IBMDiscoveryV1 discovery = new IBMDiscoveryV1('2017-11-07');

IBMDiscoveryV1Models.CreateCollectionOptions options 
  = new IBMDiscoveryV1Models.CreateCollectionOptionsBuilder()
    .environmentId('ENVIRONMENT_ID') // enter your environment ID here!
    .name('think-collection')
    .description('My custom collection')
    .build();
IBMDiscoveryV1Models.Collection response = discovery.createCollection(options);

Note: Be sure to use the environment ID you got in your listEnvironments call earlier in the lab!

If you print out your response object, you should see the details of your newly created collection. Like the environment ID, be sure to keep a note of the returned collection ID, as it will be used when uploading documents and querying. If you'd like extra verification that this worked, head back over to the Discovery tooling. This is a visual way to add and query your Discovery documents on the IBM Cloud platform. You can click here and then click on your Discovery service and the "Launch tool" button to open up the tooling. If you need to log in, remember to use the credentials in the "Setup" section of this lab.

Once you get there, you should see the default Discovery News collection and your new collection named "think-collection".

New collection

5. Uploading Documents

With our new collection, we're now going to upload some documents to it to be able to analyze them. If you look in the examples/discovery/sample_documents folder, you'll see that we've provided 5 sample documents, each containing the bio of an IBM Think 2018 speaker. These are what we'll be using to populate our collection.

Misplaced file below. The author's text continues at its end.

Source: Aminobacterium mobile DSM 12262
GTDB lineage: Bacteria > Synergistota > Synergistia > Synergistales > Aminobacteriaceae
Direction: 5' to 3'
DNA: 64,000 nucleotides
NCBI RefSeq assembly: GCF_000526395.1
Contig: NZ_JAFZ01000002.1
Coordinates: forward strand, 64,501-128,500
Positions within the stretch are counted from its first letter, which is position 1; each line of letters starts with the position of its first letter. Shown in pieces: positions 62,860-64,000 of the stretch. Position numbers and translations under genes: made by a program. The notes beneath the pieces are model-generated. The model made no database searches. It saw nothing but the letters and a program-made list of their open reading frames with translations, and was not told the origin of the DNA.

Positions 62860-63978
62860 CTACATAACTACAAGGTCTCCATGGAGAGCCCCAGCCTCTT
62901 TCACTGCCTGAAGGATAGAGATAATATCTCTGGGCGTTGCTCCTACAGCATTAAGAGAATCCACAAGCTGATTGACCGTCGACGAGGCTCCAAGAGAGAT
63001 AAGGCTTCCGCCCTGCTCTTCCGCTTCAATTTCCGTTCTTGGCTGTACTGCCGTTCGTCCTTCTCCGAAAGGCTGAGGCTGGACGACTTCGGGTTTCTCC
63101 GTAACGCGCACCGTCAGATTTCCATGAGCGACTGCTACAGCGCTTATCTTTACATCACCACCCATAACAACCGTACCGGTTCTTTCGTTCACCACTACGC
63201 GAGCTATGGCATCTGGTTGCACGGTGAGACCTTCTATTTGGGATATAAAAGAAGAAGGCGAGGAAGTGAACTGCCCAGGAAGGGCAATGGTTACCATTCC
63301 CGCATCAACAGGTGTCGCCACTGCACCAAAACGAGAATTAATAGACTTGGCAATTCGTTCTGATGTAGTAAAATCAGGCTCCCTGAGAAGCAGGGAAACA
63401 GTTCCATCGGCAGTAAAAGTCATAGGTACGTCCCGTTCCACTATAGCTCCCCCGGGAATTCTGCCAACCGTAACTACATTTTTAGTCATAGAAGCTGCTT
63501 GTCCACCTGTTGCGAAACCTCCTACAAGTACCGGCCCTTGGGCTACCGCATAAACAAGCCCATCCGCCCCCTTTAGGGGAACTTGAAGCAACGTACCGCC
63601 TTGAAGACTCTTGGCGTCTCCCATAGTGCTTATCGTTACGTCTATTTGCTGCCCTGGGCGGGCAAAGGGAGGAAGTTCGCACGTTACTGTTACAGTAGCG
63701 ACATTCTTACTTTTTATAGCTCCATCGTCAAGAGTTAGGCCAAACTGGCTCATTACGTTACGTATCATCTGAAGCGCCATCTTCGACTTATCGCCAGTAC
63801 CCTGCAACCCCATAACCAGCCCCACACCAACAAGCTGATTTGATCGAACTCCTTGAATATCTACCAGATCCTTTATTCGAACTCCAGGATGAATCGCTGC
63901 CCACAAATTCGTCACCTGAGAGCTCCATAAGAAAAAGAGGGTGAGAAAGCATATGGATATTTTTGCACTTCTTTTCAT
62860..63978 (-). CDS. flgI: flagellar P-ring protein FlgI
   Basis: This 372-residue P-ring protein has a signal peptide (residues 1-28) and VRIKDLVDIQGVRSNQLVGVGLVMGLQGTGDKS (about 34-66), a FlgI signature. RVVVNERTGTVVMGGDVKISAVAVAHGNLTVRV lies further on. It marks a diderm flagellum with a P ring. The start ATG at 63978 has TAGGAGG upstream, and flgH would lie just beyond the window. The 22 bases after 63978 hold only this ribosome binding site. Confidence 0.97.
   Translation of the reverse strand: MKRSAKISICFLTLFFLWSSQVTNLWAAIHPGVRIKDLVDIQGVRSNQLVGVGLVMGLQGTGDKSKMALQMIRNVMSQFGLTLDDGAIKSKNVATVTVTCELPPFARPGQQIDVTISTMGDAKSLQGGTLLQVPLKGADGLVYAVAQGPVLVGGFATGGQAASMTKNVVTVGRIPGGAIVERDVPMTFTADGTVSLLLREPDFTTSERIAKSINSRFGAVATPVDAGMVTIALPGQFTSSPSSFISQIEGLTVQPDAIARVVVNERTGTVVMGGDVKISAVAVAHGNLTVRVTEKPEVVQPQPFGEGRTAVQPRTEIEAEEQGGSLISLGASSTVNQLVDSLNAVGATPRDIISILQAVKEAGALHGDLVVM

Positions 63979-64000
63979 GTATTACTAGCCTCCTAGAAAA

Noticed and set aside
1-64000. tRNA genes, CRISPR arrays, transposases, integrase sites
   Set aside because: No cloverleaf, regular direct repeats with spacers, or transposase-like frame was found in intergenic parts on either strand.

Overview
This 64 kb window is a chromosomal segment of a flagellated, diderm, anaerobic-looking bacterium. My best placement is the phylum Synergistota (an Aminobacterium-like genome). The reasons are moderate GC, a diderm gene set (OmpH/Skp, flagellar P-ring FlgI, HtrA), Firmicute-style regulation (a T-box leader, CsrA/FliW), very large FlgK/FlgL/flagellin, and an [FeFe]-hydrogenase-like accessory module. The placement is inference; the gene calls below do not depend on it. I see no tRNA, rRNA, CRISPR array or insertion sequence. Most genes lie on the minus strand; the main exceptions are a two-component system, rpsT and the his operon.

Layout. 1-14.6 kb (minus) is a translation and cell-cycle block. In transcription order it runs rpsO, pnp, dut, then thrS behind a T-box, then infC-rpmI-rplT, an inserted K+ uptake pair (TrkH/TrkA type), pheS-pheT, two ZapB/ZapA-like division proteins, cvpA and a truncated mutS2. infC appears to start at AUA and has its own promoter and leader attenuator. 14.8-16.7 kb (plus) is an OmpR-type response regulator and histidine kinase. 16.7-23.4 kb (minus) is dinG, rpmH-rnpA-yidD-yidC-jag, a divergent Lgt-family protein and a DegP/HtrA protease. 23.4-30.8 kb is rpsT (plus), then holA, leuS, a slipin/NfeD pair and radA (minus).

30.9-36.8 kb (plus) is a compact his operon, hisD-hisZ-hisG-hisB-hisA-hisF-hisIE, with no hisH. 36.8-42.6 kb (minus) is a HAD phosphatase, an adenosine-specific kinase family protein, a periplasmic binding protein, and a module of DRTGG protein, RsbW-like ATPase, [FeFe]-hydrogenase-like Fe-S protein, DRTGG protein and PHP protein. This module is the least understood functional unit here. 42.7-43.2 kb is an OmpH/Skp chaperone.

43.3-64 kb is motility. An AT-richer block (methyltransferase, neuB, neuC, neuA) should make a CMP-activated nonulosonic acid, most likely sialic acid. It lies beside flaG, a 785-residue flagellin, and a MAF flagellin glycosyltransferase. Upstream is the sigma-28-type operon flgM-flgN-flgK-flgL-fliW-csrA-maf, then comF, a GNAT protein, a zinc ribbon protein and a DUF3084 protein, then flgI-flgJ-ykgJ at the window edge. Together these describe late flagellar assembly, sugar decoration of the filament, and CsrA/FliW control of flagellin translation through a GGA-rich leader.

The easiest way to upload a small set of local documents is to use the tooling, which allows you to drag-and-drop a set of documents into your collection. This functionality is available through the SDK, allowing developers the ablity to upload documents programmatically or to create their own upload interfaces, but for the purpose of this lab, we're going to go with the simpler route.

In the tooling page where you see the Discovery News collection and your custom "think-collection", click on your custom collection. From here simply grab the 5 sample documents and drag them into your browser window:

add documents

After a little bit of processing, you should be taken to the following page, which confirms that the documents have been successfully processed. From here, you can also look at some extracted insights from your data and view the data schema or build queries using the tabs on the left sidebar.

Add documents result

6. Querying our Custom Data

In our case, we're going to make a query using the SDK again, this time using the Discovery Query Language. Our goal will be to pick out documents which contain the entity IBM, which should return to us the speakers who have some connection to the company. To make things easier to digest, we'll filter for just the extracted title of each document, using dot notation to navigate the full JSON response. Paste the following into your developer console, again making sure to substitute your personal environment and collection IDs:

IBMDiscoveryV1 discovery = new IBMDiscoveryV1('2017-11-07');

IBMDiscoveryV1Models.QueryOptions options 
  = new IBMDiscoveryV1Models.QueryOptionsBuilder()
    .environmentId('ENVIRONMENT_ID')
    .collectionId('COLLECTION_ID')
    .query('enriched_text.entities.text:IBM')
    .returnField(new List<String> { 'extracted_metadata.title' })
    .build();
IBMDiscoveryV1Models.QueryResponse response = discovery.query(options);

System.debug(response);

Taking a look at the printed result, you should see 1 name returned, that name being Ginni Rometty, the IBM President and CEO.

Conclusion

Congratulations! You've completed the lab and hopefully feel more familiar with the Watson Salesforce SDK and navigating IBM Cloud to create and manage your Watson services. We hope that the new SDK will make it easy to integrate Watson into your Salesforce apps by offering a simple, consistent interface.

If you're interested in exploring further or would like some resources to reference in the future, below are some helpful links: